Last Updated on May 8, 2015, by eNotes Editorial. Word Count: 349
Allen, who describes herself as of mixed Laguna Pueblo, Sioux, and Lebanese American heritage, is a scholar, a professor, and a poet. The Woman Who Owned the Shadows , her first novel, was published by the feminist press Spinsters/Aunt Lute and is Allen’s testament to the empowerment and direction that...
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- Critical Essays
Allen, who describes herself as of mixed Laguna Pueblo, Sioux, and Lebanese American heritage, is a scholar, a professor, and a poet. The Woman Who Owned the Shadows, her first novel, was published by the feminist press Spinsters/Aunt Lute and is Allen’s testament to the empowerment and direction that tradition offers to the individual. In the work, she examines how Native Americans can incorporate their tribal beliefs into twentieth century America. The layering of tribal stories within the main plot, as well as fundamental reliance on a tribal notion belief of the interconnectedness of reality, firmly establishes The Woman Who Owned the Shadows in the genre of tribal literature. She follows in a tradition of Native American writers who operate on tribal sensibilities, such as N. Scott Momaday and Leslie Marmon Silko. The novel, additionally, makes a zealous feminist statement emphasizing the matriarchal line of power through knowledge and female spirits.
In 1986, Allen’s feminist critical study on woman lore in Native American traditions, entitled The Sacred Hoop: Recovering the Feminine in American Indian Traditions, was published. In that work, she discusses both the feminine and feminist aspects of tribal traditions and history as well as current Native American literature and critical studies. Within the book, she critiques her own novel and the works of a number of well-established Native American writers. Her discussion of tribal literature skillfully illuminates the complexities inherent in describing an art form rooted in a particular culture. Allen explores the assumptions underlying literary criticism and the writing of literature, examining concepts such as ceremonial time as compared to Western industrial time and the use of myth and dream vision in Native American literature.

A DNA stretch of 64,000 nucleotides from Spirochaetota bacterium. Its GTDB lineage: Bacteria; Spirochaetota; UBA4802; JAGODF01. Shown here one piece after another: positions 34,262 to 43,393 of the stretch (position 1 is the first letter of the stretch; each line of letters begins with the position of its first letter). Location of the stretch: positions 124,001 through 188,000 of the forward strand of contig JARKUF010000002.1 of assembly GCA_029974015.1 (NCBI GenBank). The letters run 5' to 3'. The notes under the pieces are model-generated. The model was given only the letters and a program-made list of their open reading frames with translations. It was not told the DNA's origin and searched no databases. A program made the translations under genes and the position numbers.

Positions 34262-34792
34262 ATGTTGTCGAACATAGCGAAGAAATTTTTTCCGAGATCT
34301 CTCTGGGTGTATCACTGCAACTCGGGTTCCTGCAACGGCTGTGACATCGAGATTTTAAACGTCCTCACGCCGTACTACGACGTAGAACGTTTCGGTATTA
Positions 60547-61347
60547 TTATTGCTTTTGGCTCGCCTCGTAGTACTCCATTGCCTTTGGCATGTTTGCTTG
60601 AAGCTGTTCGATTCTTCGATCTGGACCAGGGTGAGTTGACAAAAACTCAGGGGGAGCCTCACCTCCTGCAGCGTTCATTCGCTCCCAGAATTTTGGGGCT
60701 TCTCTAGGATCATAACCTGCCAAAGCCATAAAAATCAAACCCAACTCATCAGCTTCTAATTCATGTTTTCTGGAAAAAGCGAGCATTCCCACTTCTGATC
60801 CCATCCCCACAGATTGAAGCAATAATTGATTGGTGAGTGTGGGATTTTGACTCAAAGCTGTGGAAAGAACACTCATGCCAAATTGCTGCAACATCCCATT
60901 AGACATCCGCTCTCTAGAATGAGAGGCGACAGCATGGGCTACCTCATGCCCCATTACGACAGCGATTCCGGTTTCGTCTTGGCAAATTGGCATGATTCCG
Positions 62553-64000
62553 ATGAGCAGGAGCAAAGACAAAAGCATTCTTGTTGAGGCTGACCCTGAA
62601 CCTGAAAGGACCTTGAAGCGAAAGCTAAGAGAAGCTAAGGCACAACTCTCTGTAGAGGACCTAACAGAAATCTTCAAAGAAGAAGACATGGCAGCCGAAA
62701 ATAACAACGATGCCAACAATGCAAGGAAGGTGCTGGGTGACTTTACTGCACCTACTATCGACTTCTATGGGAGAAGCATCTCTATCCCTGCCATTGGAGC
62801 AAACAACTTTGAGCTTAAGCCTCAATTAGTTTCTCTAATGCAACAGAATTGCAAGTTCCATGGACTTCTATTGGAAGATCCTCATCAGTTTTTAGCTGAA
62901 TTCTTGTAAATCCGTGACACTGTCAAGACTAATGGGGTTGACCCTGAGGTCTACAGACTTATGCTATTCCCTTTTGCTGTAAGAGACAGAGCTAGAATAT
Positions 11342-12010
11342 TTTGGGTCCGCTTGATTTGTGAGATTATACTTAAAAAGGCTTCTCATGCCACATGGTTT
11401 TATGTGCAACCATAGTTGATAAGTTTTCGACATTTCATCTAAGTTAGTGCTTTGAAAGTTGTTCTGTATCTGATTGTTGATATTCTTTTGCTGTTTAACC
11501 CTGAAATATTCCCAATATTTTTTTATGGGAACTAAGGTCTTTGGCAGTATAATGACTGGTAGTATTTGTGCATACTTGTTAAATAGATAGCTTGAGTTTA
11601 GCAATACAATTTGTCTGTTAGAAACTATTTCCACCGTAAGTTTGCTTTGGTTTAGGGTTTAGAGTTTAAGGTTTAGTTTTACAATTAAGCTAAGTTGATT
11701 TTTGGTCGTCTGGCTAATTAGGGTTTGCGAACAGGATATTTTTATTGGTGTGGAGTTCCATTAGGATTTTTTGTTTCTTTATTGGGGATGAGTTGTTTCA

Allen has written two major volumes of poetry, Shadow Country (1982) and Wyrds (1987), in addition to many chapbooks of poetry. She edited a collection of critical essays entitled Studies in American Indian Literature (1983) and a collection of Native American women’s myths entitled Grandmothers of the Light (1991). Additionally, a portion of Allen’s work entitled Raven’s Road appeared in a 1986 collection of works in progress by Native American writers.